SACRAMENTO, Calif. — DBA International created its certification program to promote transparent, consumer-oriented, best practice standards for the receivables management industry — exceeding many of the consumer protection requirements in state and federal law. It was evident that DBA International’s Receivables Management Certification Program was used by the CFPB in the development of the proposals and alternatives provided in its Outline for Debt Collection Rulemaking put out on July 28, 2016.
Highly regarded within the industry and regulatory community, DBA International’s Receivables Management Certification Program includes a mandatory annual review of the program requirements to ensure that they evolve with industry best practices and incorporate any new statutory, regulatory and judicial developments. Some enhancements contained in Version 4.0 include:
- Data Security Policy (Standard 7) defines the six components of a reasonable data security policy. Built on DBA International’s work with the Federal Trade Commission, the policy includes, amongst other things, that consumer data is transferred securely through the use of encryption or other secure transmission sources and that the secure and timely disposal of consumer data complies with all applicable laws and contractual requirements.
- Statute of Limitations (Standard 12) does not allow the retolling of the statute even if state law revives the limitations period when a payment is received after the expiration of the statute. Companies may continue their collection efforts beyond the expiration of the statute provided there are no laws and regulations to the contrary.
- Commissions (Standard 17) introduces a new standard that companies that provide commissions or bonuses based on collection activity include compliance-related criteria.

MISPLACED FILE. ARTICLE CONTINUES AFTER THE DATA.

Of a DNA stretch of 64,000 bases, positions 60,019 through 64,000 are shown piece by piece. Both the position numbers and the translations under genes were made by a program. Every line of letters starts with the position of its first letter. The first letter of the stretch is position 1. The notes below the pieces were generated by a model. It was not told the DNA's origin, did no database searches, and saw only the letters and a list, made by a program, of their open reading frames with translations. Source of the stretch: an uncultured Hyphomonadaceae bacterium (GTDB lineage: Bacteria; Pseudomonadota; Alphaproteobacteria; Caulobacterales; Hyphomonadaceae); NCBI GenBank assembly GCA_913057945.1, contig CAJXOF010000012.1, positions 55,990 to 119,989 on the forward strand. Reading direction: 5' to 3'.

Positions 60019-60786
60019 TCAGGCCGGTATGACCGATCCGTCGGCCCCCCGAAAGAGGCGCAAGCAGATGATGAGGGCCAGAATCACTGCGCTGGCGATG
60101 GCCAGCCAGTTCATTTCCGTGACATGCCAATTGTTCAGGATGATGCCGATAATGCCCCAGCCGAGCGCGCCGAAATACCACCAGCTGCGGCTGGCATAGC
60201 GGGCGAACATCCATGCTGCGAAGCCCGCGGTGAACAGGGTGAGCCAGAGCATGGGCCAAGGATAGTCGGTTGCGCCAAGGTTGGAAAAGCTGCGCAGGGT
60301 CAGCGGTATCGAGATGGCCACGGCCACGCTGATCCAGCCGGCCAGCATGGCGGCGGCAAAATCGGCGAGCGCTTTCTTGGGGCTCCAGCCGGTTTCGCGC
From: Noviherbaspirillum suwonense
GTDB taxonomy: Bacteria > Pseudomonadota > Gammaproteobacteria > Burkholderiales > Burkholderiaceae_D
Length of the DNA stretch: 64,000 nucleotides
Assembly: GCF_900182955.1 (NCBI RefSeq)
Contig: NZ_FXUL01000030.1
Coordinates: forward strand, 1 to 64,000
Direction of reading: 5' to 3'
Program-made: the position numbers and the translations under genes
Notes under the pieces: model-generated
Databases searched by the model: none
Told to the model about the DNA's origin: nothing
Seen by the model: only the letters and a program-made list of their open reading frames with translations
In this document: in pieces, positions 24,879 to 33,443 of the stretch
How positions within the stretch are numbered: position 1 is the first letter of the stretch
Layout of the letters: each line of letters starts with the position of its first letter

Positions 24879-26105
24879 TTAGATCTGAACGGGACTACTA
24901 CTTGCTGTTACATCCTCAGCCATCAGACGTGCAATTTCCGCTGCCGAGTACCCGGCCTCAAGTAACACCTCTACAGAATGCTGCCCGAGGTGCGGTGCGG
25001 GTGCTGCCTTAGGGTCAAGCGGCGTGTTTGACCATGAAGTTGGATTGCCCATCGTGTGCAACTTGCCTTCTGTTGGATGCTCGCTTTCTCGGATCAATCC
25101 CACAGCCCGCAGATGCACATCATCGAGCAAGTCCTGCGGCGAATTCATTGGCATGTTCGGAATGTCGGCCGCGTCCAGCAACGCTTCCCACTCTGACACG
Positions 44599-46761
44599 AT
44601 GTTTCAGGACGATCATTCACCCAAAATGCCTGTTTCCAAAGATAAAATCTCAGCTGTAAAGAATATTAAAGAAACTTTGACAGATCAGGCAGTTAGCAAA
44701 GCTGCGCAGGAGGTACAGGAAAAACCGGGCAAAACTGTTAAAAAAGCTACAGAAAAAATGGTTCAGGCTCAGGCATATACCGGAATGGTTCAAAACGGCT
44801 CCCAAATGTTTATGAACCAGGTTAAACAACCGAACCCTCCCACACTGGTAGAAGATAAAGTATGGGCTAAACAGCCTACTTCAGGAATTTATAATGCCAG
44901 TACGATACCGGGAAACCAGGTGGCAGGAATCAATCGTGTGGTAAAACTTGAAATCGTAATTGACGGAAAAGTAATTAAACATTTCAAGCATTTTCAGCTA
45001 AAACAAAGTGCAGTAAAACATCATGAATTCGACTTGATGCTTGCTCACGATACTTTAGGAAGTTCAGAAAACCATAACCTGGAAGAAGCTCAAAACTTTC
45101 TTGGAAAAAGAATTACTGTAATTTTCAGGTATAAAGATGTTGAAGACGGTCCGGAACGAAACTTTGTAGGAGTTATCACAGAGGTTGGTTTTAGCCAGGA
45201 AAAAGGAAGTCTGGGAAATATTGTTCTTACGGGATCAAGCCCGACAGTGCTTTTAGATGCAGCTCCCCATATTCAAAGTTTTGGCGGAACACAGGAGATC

- Purchase and Sale Documentation Requirements (Standard 18) requires clearly defined policies and procedures for the purchase or sale of receivables to ensure accuracy and completeness of information. The buyer must receive a copy of the signed contract of other account level documentation that provides evidence of the relevant consumer’s liability for the debt in question. A complete chain of title is required detailing the initial sale by the charge-off creditor to each successive owner with the name, address and dates of ownership for each.
- Representations and Warranties (Standard 19) includes a requirement that the seller identify any account that was the subject of a consumer dispute while owned by the seller acknowledging whether it was responded to or validated.
- Sale Restrictions (Standard 20) requires the seller of consumer accounts to have access to Original Account Level Documentation. Sellers must also perform due diligence on the purchaser validating their financial strength, data security measure to preserve the integrity of consumer data, any adverse information on the company or principals and the volume and nature of consumer complaints filed with the CFPB.
Version 4.0 of DBA’s Receivables Management Certification Program becomes effective August 1, 2016.